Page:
This is from the time when I had just joined grad school, was not yet married, didn’t have a car, and lived about 25 minutes (walking distance) from my school. Unfortunately, the university transport buses did not service our area of the town. So, my only option was to walk up to school everyday. It was not a very good setting for various reasons. With 25 minutes of walking each way, it was not possible to walk back to my apartment for lunch during the break. Also, I was neither smart enough to carry my own lunches nor brave enough to ask for a refrigerator and a microwave in my laboratory…that meant lot of Subway lunches.
This was all going OK till about summer, when the sun really started smarting my eyes out and it grew really sweaty and tiresome to walk. Then, I bought a bicycle (bike) and rode it for about a week, after which someone stole it. Then, I bought another bicycle and someone stole the damn thing again! I don’t know what’s with bicycles and the thieves in this town; if you locked the front wheel, the rest of the bicycle used to go away, and if you locked the frame, the front wheel used to vanish. In my case, both the times, the bicycle and the lock…all went away. I was done with bicycles after that.
Next, I started looking for other feasible alternatives. I didn’t have enough money to afford a car, but had just enough to buy a used motorcycle. I convinced myself that it would be a good investment because I would save a lot of transit time and save some money by coming back home for lunch everyday. So I went ahead and bought a used Kawasaki Ninja (like the one shown in the image below, with a different color) in the middle of summer :
Life was really good after that. Here are some reasons that made the investment worth it’s value:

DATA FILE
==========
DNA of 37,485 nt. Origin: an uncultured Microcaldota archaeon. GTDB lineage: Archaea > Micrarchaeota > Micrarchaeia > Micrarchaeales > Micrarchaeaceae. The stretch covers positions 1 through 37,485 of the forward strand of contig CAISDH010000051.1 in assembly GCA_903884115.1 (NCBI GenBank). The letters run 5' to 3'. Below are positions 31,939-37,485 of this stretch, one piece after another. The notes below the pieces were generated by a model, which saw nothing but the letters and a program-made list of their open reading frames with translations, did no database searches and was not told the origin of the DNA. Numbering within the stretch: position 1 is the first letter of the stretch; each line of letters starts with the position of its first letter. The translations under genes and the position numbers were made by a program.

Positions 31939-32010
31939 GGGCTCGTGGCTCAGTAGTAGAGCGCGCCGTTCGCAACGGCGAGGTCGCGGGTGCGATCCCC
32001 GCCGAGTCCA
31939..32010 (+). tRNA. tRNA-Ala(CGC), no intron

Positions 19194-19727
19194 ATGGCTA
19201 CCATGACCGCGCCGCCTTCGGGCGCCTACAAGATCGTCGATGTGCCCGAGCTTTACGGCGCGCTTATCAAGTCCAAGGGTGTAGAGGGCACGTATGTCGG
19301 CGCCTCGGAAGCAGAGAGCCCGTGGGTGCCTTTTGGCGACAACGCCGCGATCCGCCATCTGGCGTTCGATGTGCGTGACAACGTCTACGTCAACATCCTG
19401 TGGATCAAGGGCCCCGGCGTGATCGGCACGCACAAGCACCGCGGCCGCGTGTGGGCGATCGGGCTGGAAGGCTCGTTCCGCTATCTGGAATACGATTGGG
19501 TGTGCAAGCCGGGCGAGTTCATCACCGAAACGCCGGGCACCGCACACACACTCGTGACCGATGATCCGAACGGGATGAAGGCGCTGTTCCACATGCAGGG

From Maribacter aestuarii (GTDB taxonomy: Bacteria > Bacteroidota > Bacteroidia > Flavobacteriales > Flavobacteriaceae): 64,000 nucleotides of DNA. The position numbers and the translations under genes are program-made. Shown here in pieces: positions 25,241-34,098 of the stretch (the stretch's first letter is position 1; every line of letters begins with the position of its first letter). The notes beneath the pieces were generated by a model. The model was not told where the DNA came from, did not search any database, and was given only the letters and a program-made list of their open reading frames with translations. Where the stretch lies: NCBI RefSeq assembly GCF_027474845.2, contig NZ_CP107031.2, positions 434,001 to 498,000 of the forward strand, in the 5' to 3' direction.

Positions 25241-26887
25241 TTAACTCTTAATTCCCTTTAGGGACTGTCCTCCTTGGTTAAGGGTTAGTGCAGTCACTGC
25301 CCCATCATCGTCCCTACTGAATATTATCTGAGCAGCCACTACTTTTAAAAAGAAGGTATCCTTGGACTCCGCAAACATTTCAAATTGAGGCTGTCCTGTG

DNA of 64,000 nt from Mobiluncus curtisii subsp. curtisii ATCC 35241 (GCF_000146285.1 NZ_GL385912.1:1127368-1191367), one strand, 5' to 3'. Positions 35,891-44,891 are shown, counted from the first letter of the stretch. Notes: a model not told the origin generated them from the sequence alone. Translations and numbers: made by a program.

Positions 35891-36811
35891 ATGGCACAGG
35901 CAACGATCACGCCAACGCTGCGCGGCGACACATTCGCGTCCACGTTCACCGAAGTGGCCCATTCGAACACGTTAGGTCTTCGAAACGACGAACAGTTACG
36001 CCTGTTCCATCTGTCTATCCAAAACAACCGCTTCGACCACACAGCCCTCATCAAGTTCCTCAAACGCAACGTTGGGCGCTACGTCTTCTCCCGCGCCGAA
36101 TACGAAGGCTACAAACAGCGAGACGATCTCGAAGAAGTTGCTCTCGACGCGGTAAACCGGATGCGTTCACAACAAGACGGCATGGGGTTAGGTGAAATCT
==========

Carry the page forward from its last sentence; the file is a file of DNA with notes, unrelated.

- Transit time was cut down from 25 minutes each way to 5 minutes.
- I stopped eating outside and came home for lunch everyday.
- I had a lot of energy left to pursue other sporting activities at the end of the day.
- Motorcycle parking was right outside my laboratory, and was very cheap ($50 per year compared to $300+ for a car). Btw, if you have a parking violation for a motorcycle, the fines are usually much less when compared to fines on car violations.
- Motorcycle insurance is dirt cheap as compared to car insurance.
- It gave me a mileage in the range of 40~50 MPG.
- I could show off.
- Riding the motorcycle gave me an incredible feeling and sort of put me on a high all day long.
This happy story went on till late fall and then, suddenly, things turned from bullish to bearish. Here are the reasons that started diminishing the value of my investment:
- It’s not very enjoyable to ride a motorcycle when it’s very cold; it’s worse when it’s raining and worst when it’s raining and cold at the same time.
- Motorcycles that run fine in summer suddenly start giving problems during the cold season. Most of the time, my motorcycle just wouldn’t start up. On very cold days, it made some loud and strange noises while starting up and earned me some choicest cursing from my neighbors.
- At times, I had to leave it at school because it just wouldn’t start. It sort of started disturbing my time-table.
- Wet roads (or bad roads) and motorcycles are not a good combination. There were problems with braking and traction.